In this ant culture of ours, that's fascinating news. Aesop seems to sympathize with the crooning grasshopper; I bet he'd support the National Endowment for the Arts. Post-Aesop, according to Ciulla, it took another thousand years before work, in and of itself, would accrue a decent reputation. That puts us in the 500s, after the fall of Rome, when all could see just what excess leisure hath wrought. "Work" had no real worth; it was synonymous with the unpaid drudgery of the slave.
It was St. Benedict, the founder of the monastic order, who turned things around. In 528, he wrote The Rule of St. Benedict, which may well be the "oldest and most continuously used management guide in Western history," as Ciulla says. Essentially, what The Rule declared is familiar to anyone who has studied the Shakers: Work and prayer are commingled. Performing a task with excellence, no matter how menial, is an homage to God.
Frankly, I've always found this a lovely idea but bad theology. After all, Adam and Eve were expelled from the Garden of Eden and condemned to--not rewarded with--a life of ceaseless toil and painful childbirth (they don't call it labor for nothing). Furthermore, in biblical Hebrew, the word for "work" and "slavery" is the same. But, as Ciulla reports, the Protestant Reformation (the folks who brought you the Protestant work ethic) pushed us as far from this negative slant as it could. Ciulla puts it thus: "Both Martin Luther and John Calvin wrote extensive commentaries on the Book of Genesis in which they interpreted work as God's commandment to us, not his curse on us." Talk about spin!
By the twelfth century, Ciulla also explains, work supplied our very identity, for that is when last names really took hold. Before, you were mostly known by just a first name or perhaps chris-tened for your village or patron saint. But by 1100 or so, as cathedrals began to spar with the clouds, right about when the first guilds were founded, we started seeing men identified by their vocation: William Thatcher, John Carpenter, Samuel Smith, Henry Weaver.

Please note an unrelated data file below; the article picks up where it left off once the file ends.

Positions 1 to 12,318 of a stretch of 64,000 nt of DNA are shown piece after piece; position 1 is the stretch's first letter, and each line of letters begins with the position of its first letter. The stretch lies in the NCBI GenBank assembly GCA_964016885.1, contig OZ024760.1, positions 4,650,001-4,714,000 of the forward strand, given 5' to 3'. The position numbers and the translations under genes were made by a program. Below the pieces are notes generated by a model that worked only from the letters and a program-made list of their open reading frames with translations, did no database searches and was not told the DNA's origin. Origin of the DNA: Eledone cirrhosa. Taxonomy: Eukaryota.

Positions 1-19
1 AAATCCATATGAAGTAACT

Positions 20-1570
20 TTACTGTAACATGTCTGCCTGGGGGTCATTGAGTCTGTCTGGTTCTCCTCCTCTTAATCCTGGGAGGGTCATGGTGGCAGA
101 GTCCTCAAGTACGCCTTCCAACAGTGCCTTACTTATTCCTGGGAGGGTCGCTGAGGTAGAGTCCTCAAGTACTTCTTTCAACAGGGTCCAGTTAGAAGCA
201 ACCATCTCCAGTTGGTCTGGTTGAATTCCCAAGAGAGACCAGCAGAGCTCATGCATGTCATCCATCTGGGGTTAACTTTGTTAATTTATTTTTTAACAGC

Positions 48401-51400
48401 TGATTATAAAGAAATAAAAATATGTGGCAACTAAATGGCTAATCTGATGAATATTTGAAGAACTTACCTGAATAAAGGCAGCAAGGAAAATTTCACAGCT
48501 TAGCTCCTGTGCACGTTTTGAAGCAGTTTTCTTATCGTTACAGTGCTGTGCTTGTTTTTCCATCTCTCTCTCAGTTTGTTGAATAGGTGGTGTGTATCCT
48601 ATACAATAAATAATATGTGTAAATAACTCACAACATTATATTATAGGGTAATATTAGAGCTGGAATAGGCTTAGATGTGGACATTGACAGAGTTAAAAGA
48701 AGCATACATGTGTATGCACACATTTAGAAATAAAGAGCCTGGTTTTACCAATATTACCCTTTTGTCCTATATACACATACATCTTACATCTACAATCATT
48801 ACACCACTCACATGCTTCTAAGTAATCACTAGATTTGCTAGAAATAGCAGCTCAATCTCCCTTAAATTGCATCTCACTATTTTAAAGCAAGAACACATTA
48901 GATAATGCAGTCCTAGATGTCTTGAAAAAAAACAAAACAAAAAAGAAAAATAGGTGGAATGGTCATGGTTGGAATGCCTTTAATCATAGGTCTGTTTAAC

I have a cavil. Scholarship aside, Ciulla has something of an agenda here when it comes to the modern world of work. Sure, it's easy (and fun!) to perpetually blame management for the fix we're in; just watch how much she quotes Dilbert creator Scott Adams. But the rank and file must be held culpable, too. It wasn't until page 233, by my count, that Ciulla finally offered even a perfunctory diss of the work-ing man: "There have always been people who are lazy and think employers owe them a living," she writes. "Others deceive themselves with inflated ideas about the value of their talents and contributions." Ah, but here's the punch line: "These lies are often fed by managers who are too lazy or self-interested to give them honest assessments of their work performance." Yes, workers may be lazy, but it's those lazy managers' fault!
Ciulla is at her best strewing fine, satisfying little details. Here are a few of my favorites: The root of "travail," in French, comes from "tripalium," which, she tells us, "consisted of three posts to which one tied a horse's legs so that it could be shod. The word 'tripalium' then came to mean a kind of torture and evolved to mean work." As for modern travail, this example caught my eye: "In 1986, when Christmas fell on a Thursday, 46 percent of employers gave workers Friday off. In 1997, when Christmas fell on a Thursday, only 36 percent did."
Bah humbug! Why is this statistic so very unsurprising? And how many French travailleurs got those free-Friday Joyeux Noels? Every darn one, I'd wager. Ciulla never quite nails why this would be so, why we've come to such a state in the States, why we're endlessly putting "the 'I can' in American," to quote B.C. Forbes, Malcolm's dad, Steve's granddad, and founder of the magazine.
And to be fair, how could she? It's too tangled a task. I never had a eureka moment paging through The Working Life. But the book is so broadly based and, well, just so very interesting, that this was no disappointment. And, yes, Ciulla has better success tracing the "betrayal" of her subtitle than she does the "promise." Because, finally, one has to search one's own soul for why we work at all (beyond the obvious reasons of subsistence), why we work too much, why we care about our jobs in so many conflicted but still powerful ways. "Without work, all life goes rotten," said Albert Camus, who was not only an existentialist; he was French. u
Katharine Whittemore has written for The New York Times Book Review and Lingua Franca, among other publications.